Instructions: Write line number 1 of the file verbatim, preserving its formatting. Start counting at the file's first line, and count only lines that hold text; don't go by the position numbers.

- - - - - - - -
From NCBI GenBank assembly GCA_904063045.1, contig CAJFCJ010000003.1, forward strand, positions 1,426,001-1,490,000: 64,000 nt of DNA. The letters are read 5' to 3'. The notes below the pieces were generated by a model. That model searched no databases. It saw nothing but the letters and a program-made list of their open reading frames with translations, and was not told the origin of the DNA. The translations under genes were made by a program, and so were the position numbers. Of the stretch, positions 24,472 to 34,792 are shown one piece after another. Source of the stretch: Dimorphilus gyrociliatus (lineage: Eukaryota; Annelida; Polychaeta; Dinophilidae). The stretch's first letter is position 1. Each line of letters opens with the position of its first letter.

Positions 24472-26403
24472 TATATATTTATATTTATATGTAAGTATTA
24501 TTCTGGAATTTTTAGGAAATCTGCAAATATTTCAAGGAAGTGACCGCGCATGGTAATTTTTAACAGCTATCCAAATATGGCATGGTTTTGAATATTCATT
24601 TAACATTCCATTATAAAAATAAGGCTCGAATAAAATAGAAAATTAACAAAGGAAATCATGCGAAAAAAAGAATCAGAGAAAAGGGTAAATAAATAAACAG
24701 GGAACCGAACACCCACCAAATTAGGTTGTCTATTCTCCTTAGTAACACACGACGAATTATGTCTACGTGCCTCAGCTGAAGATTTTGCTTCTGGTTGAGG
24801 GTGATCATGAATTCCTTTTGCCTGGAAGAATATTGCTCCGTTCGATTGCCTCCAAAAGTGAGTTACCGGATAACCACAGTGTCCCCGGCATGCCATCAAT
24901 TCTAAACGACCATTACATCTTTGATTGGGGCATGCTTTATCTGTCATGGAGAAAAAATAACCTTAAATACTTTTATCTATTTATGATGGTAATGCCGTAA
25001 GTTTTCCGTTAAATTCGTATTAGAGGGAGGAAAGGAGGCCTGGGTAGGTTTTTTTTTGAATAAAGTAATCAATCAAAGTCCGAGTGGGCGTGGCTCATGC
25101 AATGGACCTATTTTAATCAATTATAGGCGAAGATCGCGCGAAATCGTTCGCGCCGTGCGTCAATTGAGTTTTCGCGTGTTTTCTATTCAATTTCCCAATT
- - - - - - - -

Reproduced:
From NCBI GenBank assembly GCA_904063045.1, contig CAJFCJ010000003.1, forward strand, positions 1,426,001-1,490,000: 64,000 nt of DNA. The letters are read 5' to 3'. The notes below the pieces were generated by a model. That model searched no databases. It saw nothing but the letters and a program-made list of their open reading frames with translations, and was not told the origin of the DNA. The translations under genes were made by a program, and so were the position numbers. Of the stretch, positions 24,472 to 34,792 are shown one piece after another. Source of the stretch: Dimorphilus gyrociliatus (lineage: Eukaryota; Annelida; Polychaeta; Dinophilidae). The stretch's first letter is position 1. Each line of letters opens with the position of its first letter.